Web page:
Heart transplant baby a 16-pound miracle
Published: February 15, 2006 | 3531st good news item since 2003
Little Xander Dolski waited for his heart transplant in the safest possible place – in his mother’s womb.
When he was born at 4:30 a.m. last Dec. 19, a new heart was ready for him. The donated heart was transplanted into Xander’s chest just eight hours after he was born, a record time for the Stollery Children’s Hospital and for western Canada.
Now a healthy 16-pounder, baby Xander met the media today with his proud parents, Jennifer Martens and Walter Dolski of Winnipeg, and his doctors.
“It was wonderful that Xander, who we knew well in advance (of his birth) had a very lethal heart malformation, was able to get a perfectly normal heart,” said pediatric heart surgeon Dr. David Ross.
The baby is the second that Stollery medical staff have put on a heart transplant wait list before birth.
Avery Power was transplanted two years ago, 12 hours after his birth. With Xander, the transplant team shaved that time to eight hours.
Ross and cardiologist Dr. Yashu Coe say it was necessary to wait a few hours to confirm that their in-utero diagnosis – that Xander’s heart wouldn’t work but the rest of his organs were OK – was correct.
Only a handful of babies around the world get new hearts right after birth, said Ross. A spokesperson for the Hospital for Sick Children in Toronto said it’s done at least one successful heart transplant in a newborn baby.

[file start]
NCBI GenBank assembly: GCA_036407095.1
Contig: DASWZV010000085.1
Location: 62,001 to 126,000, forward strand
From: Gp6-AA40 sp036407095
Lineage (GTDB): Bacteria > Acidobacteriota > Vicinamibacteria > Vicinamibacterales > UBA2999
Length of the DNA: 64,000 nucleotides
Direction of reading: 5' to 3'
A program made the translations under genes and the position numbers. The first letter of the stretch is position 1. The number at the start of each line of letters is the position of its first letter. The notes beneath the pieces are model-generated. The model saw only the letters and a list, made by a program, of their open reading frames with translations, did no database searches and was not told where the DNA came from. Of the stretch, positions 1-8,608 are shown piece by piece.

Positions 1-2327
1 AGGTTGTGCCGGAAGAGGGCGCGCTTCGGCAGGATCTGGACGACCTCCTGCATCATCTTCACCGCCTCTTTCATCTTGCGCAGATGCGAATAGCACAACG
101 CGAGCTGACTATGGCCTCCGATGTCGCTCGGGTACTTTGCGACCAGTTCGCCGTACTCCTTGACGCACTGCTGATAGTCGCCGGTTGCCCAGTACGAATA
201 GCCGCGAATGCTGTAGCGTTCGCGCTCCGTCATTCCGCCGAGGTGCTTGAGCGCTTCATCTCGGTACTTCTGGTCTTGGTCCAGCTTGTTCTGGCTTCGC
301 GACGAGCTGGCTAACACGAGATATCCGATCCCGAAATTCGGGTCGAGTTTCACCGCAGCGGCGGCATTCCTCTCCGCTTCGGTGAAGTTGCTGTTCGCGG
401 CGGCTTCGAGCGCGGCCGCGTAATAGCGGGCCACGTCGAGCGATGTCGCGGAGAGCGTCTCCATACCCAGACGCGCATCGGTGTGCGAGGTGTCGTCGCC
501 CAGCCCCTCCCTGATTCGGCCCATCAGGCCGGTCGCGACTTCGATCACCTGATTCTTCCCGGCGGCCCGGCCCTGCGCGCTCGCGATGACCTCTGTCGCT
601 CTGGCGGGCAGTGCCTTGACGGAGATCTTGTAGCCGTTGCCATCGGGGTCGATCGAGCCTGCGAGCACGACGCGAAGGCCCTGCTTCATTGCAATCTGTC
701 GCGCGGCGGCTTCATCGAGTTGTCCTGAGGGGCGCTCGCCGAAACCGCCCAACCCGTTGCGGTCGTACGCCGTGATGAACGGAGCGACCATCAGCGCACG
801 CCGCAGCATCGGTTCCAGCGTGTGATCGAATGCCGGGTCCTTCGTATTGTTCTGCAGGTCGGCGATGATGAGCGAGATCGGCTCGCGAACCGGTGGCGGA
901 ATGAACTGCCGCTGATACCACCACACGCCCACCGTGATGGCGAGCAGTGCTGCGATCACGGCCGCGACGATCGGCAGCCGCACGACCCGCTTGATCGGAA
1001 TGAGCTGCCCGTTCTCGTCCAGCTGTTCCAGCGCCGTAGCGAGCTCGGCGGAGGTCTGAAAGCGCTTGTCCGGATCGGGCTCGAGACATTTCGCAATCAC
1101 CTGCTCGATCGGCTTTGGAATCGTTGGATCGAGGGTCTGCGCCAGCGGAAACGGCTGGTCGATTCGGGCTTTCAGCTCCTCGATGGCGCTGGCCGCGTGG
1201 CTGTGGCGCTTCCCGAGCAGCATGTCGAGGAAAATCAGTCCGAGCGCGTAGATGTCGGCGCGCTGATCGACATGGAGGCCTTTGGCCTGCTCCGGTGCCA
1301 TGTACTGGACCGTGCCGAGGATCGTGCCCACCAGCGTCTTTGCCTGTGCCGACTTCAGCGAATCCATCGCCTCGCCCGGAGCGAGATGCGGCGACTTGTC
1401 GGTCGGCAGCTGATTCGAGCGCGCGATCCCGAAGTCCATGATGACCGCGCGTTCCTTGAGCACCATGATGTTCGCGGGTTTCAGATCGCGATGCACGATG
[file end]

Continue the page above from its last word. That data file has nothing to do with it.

Xander was diagnosed with a malformed heart when his mom was 20 weeks pregnant. He was listed for transplant at 38 weeks, a time at which he could survive outside the womb. A Xander-sized heart became available just days later.
“I got a call in the night to come to the hospital,” said Martens. “At that point it was very scary.”
Martens, 30, was already in Edmonton with her husband. She came to hospital and had her baby by caesarean section. Xander struggled along with his malformed heart for three hours, then was put on a heart-lung machine to keep him alive until the new heart was in place.
“Listing fetuses for transplant is a rare event, and it’s not always been successful,” said Coe.
Having a strong transplant team and an available heart are key, he said. Finding a heart has now become easier, he said, because new research shows a newborn has an undeveloped immune system and can accept a transplanted heart of a different blood type.
Coe said Martens was put through an MRI shortly before the transplant to check that the unborn baby didn’t have other problems besides his heart.
Xander has made a remarkable recovery from his transplant surgery, said Coe.
Martens, Dolski and baby Xander hope to be heading home to Winnipeg by the end of March. He’s currently taking 11 anti-rejection drugs, a number that will drop over the coming months.
“It’s a small price to pay for having him here,” said his proud father.